Catherine Brown

Two Ways of Seeing Things

February 2016


Maya Plisetskaya in the 1974 Russian Anna Karenina


‘Видите ли, на одну и ту же вещь можно смотреть трагически и сделать из нее мученье, и смотреть просто и даже весело. Может быть, вы склонны смотреть на вещи слишком трагически.’


‘The very same thing, don’t you see, may be looked at tragically, and turned into a misery, or it may be looked at simply and even humorously. Possibly you are inclined to look at things too tragically.’


These are the most profound words in Tolstoy’s Anna Karenina, and amongst the most profound that Tolstoy ever wrote.


They are spoken by one of the novel’s villains, Princess Betsy Tverskaya: an amoral, fashionable éminence in the kind of St Petersburg high society of which the middle-aged and increasingly-misogynist Tolstoy disapproved. She has affairs. During a ‘cosy chat’ (she uses the English phrase) at her ‘croquet’ (the craze had just reached Russia) party, she comments to Anna on several women present who are having affairs. When Anna disingenuously asks what the real state of play is between a Liza Merkalova and her husband, Betsy chides her as ‘Ужасный ребенок’ – ‘enfant terrible’. Her tone of chastisement is affectionately light-hearted; but the phrase can also – according to Betsy’s own proposition – be interpreted tragically. After all, Anna’s transparency and sincerity about – and inclination to view tragically – her own affair with Vronsky is actually a ‘terrible’ crime against the rules of her society. She could have taken her own affair lightly and comedically; but she doesn’t; and she therefore dies.


Tolstoy approves of Anna’s tragic way of seeing her own affair measurably more than he does Betsy’s light-hearted way of seeing all affairs. So he writes Anna’s story with the tone of a tragedy, which she and he collaborate in producing.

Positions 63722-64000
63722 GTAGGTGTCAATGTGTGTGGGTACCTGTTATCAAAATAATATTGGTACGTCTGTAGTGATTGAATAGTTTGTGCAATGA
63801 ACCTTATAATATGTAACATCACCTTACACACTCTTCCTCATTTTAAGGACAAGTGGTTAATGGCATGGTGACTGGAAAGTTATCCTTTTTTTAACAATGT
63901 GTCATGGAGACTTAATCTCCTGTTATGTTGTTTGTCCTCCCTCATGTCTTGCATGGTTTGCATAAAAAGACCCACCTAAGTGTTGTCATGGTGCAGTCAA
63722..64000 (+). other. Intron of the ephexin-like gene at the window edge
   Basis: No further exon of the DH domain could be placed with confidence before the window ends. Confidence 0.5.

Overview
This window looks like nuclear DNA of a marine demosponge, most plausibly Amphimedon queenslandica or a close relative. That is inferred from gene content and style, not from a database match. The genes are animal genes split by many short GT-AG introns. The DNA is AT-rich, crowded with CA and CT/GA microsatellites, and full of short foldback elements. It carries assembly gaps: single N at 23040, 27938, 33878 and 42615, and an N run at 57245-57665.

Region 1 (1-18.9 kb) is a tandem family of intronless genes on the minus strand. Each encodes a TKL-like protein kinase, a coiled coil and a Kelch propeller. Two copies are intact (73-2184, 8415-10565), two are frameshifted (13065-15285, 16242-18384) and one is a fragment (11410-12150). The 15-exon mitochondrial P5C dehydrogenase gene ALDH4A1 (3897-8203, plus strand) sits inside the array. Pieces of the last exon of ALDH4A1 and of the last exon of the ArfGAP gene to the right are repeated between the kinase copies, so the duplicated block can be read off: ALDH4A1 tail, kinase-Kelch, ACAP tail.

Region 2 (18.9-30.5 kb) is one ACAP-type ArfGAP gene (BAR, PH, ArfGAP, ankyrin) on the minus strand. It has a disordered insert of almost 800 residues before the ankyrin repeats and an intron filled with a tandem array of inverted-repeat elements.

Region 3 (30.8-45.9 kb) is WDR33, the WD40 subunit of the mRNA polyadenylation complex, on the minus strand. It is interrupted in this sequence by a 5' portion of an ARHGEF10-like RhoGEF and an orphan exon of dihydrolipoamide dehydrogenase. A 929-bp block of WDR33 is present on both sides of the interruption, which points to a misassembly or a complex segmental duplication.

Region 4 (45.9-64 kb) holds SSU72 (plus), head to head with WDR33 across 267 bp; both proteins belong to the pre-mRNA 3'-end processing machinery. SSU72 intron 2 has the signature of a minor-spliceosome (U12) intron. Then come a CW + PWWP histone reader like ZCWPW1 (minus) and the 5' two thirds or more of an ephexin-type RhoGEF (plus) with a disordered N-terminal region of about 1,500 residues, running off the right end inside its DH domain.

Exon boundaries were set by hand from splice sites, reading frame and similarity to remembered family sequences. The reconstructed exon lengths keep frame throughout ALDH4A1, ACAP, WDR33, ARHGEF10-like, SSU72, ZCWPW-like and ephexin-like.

Tolstoy’s erring on the side of the tragic vision makes moral sense insofar as our actions affect anyone else; it is safest to recognise our potential for inflicting tragedy, rather than interpreting all our actions in the genre of comedy for our own comfort’s sake.


But insofar as we, ourselves, meet with the slings and arrows of outrageous fortune – Betsy has got it right. Certain things can happen which can be taken in such as way as to make life hardly supportable, or unsupportable. Or – and it is a binary – they can be flipped, put into a bigger and better context, and be made something to smile at.


The moment when this happens is one of Grace. All good religions point towards it.


It is the moment that Olivia reaches in Twelfth Night. After much misery at the fact that she will never have her beloved Cesario, she could have become suicidal.


Instead, she turns a corner, and says, in one of the greatest lines that Shakespeare ever wrote:


‘Why, then, methinks ‘tis time to smile again.’



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Catherine Brown